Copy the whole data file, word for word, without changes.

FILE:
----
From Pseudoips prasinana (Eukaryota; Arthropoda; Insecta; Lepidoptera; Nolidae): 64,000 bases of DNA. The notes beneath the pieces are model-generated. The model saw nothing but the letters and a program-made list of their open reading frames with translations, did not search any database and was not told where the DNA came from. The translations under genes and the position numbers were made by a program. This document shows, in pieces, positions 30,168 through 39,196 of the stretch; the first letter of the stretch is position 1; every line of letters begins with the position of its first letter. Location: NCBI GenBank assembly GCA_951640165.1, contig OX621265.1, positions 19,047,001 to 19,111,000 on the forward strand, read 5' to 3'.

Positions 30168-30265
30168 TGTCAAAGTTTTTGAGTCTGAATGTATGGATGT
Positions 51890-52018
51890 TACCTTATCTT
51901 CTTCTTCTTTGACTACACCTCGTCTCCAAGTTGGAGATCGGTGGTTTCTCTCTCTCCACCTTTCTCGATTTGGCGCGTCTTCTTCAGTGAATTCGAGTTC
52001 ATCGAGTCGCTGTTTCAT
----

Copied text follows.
From Pseudoips prasinana (Eukaryota; Arthropoda; Insecta; Lepidoptera; Nolidae): 64,000 bases of DNA. The notes beneath the pieces are model-generated. The model saw nothing but the letters and a program-made list of their open reading frames with translations, did not search any database and was not told where the DNA came from. The translations under genes and the position numbers were made by a program. This document shows, in pieces, positions 30,168 through 39,196 of the stretch; the first letter of the stretch is position 1; every line of letters begins with the position of its first letter. Location: NCBI GenBank assembly GCA_951640165.1, contig OX621265.1, positions 19,047,001 to 19,111,000 on the forward strand, read 5' to 3'.

Positions 30168-30265
30168 TGTCAAAGTTTTTGAGTCTGAATGTATGGATGT
Positions 51890-52018
51890 TACCTTATCTT
51901 CTTCTTCTTTGACTACACCTCGTCTCCAAGTTGGAGATCGGTGGTTTCTCTCTCTCCACCTTTCTCGATTTGGCGCGTCTTCTTCAGTGAATTCGAGTTC
52001 ATCGAGTCGCTGTTTCAT